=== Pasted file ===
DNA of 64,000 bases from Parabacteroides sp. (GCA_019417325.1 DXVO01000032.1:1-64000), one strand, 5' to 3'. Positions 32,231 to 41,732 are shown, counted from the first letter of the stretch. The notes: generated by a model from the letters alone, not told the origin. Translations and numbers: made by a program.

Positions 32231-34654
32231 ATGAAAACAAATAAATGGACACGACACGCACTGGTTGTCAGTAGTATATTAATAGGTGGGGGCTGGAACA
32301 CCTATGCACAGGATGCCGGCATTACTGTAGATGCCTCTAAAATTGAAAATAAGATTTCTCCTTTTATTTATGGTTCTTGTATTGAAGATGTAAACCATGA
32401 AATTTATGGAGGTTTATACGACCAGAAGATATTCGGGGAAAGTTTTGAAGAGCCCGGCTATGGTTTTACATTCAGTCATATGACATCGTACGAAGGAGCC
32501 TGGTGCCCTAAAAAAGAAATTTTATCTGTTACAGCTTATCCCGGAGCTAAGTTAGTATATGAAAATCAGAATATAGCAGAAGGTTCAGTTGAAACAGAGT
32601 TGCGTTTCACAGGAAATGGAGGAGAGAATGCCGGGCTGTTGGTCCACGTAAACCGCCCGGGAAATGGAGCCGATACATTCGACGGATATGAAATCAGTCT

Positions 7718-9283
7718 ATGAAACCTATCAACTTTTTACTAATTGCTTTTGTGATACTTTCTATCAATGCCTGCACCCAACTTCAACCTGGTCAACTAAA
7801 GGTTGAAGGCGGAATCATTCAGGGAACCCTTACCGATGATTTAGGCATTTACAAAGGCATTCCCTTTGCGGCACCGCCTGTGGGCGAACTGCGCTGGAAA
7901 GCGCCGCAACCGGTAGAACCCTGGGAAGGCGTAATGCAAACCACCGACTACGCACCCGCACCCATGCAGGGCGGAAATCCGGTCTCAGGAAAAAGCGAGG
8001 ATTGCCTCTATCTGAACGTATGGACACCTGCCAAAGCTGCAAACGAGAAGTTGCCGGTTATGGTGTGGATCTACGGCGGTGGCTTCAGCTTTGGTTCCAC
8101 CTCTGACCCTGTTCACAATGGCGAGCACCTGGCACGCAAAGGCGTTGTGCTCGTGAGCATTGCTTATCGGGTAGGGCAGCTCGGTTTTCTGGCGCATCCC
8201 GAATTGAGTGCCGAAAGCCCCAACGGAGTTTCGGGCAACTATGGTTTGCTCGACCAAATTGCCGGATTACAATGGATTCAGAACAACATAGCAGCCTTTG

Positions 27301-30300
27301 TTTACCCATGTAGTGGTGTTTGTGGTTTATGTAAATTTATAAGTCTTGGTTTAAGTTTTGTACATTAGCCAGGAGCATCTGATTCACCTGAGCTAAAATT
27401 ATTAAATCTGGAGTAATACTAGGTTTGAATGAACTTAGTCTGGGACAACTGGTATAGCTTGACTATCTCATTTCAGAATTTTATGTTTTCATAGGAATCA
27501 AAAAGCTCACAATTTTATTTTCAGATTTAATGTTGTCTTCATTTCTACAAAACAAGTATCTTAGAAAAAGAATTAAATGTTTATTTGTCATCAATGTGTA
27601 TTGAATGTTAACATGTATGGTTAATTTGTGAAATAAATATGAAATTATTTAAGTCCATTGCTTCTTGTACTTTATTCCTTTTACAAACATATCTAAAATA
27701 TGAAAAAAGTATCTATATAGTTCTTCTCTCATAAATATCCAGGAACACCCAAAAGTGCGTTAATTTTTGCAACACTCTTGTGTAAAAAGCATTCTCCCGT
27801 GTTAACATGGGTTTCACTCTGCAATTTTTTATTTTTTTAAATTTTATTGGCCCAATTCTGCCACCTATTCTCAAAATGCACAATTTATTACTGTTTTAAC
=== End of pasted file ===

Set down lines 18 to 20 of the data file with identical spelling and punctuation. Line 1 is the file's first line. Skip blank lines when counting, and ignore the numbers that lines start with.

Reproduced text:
27501 AAAAGCTCACAATTTTATTTTCAGATTTAATGTTGTCTTCATTTCTACAAAACAAGTATCTTAGAAAAAGAATTAAATGTTTATTTGTCATCAATGTGTA
27601 TTGAATGTTAACATGTATGGTTAATTTGTGAAATAAATATGAAATTATTTAAGTCCATTGCTTCTTGTACTTTATTCCTTTTACAAACATATCTAAAATA
27701 TGAAAAAAGTATCTATATAGTTCTTCTCTCATAAATATCCAGGAACACCCAAAAGTGCGTTAATTTTTGCAACACTCTTGTGTAAAAAGCATTCTCCCGT